Friday, 29 June 2007

How will you live 15 years from now?

I did a quick experiment the other day. I imagine myself 15 years in the future. I guess that this is a typical thing that all of us do, especially planning for our future. Well, my experiment is little bit different. My five rules for the experiment are
  1. 15 years in the future
  2. no more additions to your family (pets included)
  3. same house
  4. same job
  5. same networth
So the point of the experiment is how my lifestyle would be like given the five rules.

First off, I would imagine that the environment around would have keep moving along. The cost of living would continue to rise, my children would have reached high school age and is a teen-angel and will need more money to live on. From the experiment, the 3 most significant conclusions that I came across are
  1. significant impact on the quality of life for the family - With the cost of living increasing, especially with a teens in the family, the quality of life for the family would be impacted. Things that we took are able to purchase currently would probably be out of our reach in 15 years time. We would not be to go on holidays and visit family in far distance places.
  2. education for children - whether you like it or not, quality education cost money. With less disposable income, we may not be able to send the kids to the best school possible and give them the best possible opportunities. I would really hate myself if I made them suffer for my lack of planning.
  3. health would suffer - my wife and I would be 15 years older, and would be in our middle ages. Unless we are super fit and really looked after ourselves now, our health would probably require higher maintenance. The cost of health insurance would also increase so the choice of where we maintained our health would be limited.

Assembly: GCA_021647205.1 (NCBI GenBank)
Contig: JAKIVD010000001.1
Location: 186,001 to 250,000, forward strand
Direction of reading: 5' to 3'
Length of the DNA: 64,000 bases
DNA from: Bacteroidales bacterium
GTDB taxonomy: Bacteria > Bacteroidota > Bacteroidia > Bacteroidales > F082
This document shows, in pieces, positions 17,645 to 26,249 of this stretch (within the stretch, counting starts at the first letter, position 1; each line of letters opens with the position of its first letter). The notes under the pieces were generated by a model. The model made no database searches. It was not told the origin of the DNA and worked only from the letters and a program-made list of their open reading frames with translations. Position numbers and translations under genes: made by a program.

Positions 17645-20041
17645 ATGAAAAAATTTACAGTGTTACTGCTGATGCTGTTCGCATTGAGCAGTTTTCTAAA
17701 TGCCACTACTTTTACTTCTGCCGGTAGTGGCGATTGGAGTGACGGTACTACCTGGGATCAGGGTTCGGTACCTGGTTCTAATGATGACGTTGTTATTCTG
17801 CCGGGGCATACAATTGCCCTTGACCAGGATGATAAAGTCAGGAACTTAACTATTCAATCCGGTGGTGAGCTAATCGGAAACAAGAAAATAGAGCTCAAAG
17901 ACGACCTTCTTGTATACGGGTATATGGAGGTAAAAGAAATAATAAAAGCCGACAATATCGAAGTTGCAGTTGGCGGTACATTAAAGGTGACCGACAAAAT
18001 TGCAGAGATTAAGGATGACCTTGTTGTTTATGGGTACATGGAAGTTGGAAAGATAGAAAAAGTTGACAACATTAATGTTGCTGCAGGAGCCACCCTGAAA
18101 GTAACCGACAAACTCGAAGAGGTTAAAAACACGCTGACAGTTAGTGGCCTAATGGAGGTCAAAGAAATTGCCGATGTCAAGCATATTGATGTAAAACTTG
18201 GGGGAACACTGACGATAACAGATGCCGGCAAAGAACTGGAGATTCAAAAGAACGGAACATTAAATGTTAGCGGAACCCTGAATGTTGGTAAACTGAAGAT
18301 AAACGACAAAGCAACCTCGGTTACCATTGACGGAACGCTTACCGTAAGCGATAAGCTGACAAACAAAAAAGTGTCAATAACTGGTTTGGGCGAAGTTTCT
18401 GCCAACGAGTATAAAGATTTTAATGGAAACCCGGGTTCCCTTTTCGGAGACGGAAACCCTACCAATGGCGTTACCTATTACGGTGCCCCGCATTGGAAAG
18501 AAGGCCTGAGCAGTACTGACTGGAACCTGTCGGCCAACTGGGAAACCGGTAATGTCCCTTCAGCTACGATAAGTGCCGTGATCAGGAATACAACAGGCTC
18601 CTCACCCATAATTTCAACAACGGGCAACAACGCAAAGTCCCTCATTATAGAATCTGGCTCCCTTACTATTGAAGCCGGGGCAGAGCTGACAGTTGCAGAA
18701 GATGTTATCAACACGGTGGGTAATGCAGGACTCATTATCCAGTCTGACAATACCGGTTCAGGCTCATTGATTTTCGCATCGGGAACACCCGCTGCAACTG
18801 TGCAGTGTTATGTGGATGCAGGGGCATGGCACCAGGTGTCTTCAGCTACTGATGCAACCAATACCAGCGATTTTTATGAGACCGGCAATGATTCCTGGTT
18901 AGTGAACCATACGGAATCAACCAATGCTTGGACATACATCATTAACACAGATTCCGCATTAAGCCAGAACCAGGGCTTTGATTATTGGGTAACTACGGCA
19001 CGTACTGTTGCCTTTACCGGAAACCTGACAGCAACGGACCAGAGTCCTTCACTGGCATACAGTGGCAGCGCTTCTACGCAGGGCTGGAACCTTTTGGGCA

To tell your the truth, I would be really scare if I am really in that situation in 15 years time. I think that by doing this experiment, I am more focus in getting our family financial situation on track and moving along. It has certainly open my eyes up.

If you do the same experiment, what conclusions do you draw?

Wednesday, 27 June 2007

Lowering your home insurance premiums

I was shopping around for some home insurance for the new house, and started to think on how I can lower the premiums.

Home insurance is usually made up of two components, the building insurance and the contents insurance. You can't really do much to save on building insurance, but make sure that your insurance policy is for it to be replaced as new.

Content insurance is for what is being held on the property such as your furniture, your electrical goods and clothing. There are a number of things that can be done to help reduce your premiums. Essentially, if you made your home as secure as possible, it will help minimised your premiums. Here are some tips that I got from talking to one of the insurers.
  1. Deadlock all your entries - Ensure that all of your external doors have deadlocks installed. Also ensure that your windows are have a deadlock on it as well, if not, at least check that it is lockable with a key.
  2. Put up screen doors - Along with a front door, put up a screen doors. This will allow you to open your front door but still have the house secure.